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N. Korean leader inspects spa resort, voices great satisfaction

NK leader inspects spa resort, signals intention for independent tourism development North Korean leader Kim Jong-un visited a spa resort under construction, touting it as much better than the South Korean-built resort at Mount Kumgang, state media reported Friday, in an indication of his intention to develop the tourism industry without outside help.


The "field guidance" trip to the Yangdok County Hot Spring Resort in central North Korea came just days after Kim visited Mount Kumgang and ordered the removal of the long-abandoned resort facilities while criticizing his father's decision to open the area to South Korean developers.

"He expressed his great satisfaction over the fact that the resort is being successfully completed though it is just over 50 days since he inspected the construction site in late August," the Korean Central News Agency quoted Kim as saying in English.

"He said he feels refreshing and reviving after touring the resort, adding it is a striking contrast to the Mt. Kumgang tourist area, an overall and intuitive illustration of the fundamental difference between the architecture of capitalist businesses targeting profit-making from roughly built buildings," it added.

On Wednesday, state media reported Kim ordered the removal of all the South Korea-constructed "unpleasant-looking" buildings through an "agreement with the relevant unit of the south side," stressing the North should not rely on the South for a now-suspended joint tour program to the scenic mountain.

Launched in 1998, the tour program to Mount Kumgang was regarded as a major inter-Korean cooperative project. It was suspended, however, in 2008 after a female tourist was shot to death by a North Korean guard.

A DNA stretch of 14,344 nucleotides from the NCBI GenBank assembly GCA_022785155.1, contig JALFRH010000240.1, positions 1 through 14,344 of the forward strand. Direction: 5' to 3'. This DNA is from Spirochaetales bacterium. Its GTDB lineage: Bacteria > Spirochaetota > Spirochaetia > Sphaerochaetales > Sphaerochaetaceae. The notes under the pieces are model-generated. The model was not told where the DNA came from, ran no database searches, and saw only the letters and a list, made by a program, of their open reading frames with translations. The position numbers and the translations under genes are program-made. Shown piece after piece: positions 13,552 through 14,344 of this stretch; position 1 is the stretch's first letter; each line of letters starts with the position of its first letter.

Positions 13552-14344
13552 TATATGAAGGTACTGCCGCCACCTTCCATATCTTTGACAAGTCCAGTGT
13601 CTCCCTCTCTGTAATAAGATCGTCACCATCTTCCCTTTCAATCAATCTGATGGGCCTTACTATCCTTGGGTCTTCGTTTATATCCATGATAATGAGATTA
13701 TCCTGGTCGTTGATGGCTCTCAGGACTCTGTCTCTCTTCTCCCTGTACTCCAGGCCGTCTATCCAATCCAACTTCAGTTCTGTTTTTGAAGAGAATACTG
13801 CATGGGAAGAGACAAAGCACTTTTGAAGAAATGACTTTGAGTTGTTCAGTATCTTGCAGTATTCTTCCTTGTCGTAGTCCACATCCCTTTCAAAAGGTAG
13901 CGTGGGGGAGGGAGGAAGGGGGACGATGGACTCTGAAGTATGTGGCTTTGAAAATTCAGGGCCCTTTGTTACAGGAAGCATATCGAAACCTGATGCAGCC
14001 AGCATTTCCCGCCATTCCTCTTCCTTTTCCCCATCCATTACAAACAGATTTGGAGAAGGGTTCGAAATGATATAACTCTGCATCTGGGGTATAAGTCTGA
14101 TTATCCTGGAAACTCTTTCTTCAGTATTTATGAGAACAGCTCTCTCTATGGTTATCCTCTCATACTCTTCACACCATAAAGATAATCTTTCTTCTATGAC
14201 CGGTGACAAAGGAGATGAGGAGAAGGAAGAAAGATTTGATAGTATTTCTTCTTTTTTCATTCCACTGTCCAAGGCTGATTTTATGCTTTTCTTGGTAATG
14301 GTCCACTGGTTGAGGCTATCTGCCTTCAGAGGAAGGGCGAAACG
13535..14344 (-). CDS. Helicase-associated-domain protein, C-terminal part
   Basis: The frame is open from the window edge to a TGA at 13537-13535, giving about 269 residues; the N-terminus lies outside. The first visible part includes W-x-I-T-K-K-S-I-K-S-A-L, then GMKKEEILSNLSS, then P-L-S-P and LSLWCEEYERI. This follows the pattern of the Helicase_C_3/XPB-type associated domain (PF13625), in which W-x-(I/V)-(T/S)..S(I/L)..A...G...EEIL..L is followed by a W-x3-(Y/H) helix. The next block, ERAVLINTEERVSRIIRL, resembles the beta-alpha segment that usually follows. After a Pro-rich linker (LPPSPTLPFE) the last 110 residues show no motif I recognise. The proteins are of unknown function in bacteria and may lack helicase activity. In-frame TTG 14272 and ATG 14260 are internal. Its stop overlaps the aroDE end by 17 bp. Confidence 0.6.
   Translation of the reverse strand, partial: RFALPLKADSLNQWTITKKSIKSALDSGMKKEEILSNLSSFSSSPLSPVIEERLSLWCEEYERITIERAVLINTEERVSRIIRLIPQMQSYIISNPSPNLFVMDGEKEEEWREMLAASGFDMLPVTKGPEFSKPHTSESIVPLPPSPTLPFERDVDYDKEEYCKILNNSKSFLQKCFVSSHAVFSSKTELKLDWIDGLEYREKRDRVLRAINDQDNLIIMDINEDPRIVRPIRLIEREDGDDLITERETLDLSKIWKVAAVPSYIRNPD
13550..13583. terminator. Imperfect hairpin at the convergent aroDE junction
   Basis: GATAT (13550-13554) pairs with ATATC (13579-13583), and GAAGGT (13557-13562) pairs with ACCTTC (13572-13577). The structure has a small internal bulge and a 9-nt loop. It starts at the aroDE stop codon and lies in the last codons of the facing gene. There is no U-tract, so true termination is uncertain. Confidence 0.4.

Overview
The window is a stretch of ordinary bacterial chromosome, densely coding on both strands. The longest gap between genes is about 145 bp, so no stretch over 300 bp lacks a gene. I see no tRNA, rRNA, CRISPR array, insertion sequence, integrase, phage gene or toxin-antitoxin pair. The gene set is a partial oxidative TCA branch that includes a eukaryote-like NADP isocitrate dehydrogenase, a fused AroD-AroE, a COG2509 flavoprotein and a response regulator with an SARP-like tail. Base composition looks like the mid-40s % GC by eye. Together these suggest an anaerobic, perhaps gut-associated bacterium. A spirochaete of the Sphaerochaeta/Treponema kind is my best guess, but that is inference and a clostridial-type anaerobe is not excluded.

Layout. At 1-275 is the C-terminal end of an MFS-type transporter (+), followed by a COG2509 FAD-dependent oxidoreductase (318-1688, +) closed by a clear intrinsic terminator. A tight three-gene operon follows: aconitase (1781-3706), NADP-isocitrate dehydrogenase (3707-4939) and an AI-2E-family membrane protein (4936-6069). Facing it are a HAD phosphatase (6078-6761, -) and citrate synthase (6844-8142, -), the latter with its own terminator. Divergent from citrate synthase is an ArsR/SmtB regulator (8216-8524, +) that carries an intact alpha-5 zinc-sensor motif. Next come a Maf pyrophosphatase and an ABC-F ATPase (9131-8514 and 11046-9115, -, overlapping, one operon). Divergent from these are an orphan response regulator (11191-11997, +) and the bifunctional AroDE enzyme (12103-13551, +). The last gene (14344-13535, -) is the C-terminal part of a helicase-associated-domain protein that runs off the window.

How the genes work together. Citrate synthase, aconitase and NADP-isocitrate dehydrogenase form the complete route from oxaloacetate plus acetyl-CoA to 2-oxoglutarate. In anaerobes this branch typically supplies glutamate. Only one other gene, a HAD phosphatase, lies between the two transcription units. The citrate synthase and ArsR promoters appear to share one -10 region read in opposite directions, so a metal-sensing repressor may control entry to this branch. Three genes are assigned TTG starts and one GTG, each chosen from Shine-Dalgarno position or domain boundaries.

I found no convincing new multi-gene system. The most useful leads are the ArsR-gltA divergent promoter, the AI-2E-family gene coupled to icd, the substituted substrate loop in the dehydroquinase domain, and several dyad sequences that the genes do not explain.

In September last year, South Korean President Moon Jae-in and North Korean leader Kim agreed to resume the Mount Kumgang tour program as soon as conditions are met. But little progress has been made in the face of sanctions banning economic projects involving North Korea.

Experts see Kim's order to remove South Korea-built facilities at the mountain with harsh words as illustration of his frustration with the inter-Korean project gathering dust for more than a decade.

The trip to Mount Kumgang came about a week after Kim visited a special tourist zone under construction in Samjiyon County at the foot of Mount Paekdu, considered the birthplace of his late father, and lashed out at the United States for sanctions and pressure against the communist nation.

North Korea has ramped up calls for building a self-reliant economy amid bleak prospects for sanctions relief due to the stalled denuclearization talks with Washington.

Kim's recent tours of major resort areas appear to emphasize his strong will to develop the country's tourism industry in an apparent bid to lure foreign investment and travelers, and earn hard currency in the face of sanctions crippling its anemic economy.

Kim was accompanied on his trip to the spa resort by party officials and close aides, including his younger sister, Kim Yo-jong; spy chief Jang Kum-chol; and director of a bureau of the State Affairs Commission Ma Won-chun, who followed Kim on his recent field guidance travels to major tourist areas.

His wife, Ri Sol-ju, was also seen among them in photos released by state media, though her name was not mentioned in the report. It marked her second public appearance this week after the one at Mount Kumgang days earlier.

She had been out of public view for around four months since June, raising speculation over what was behind her usually prolonged absence from state media.(Yonhap)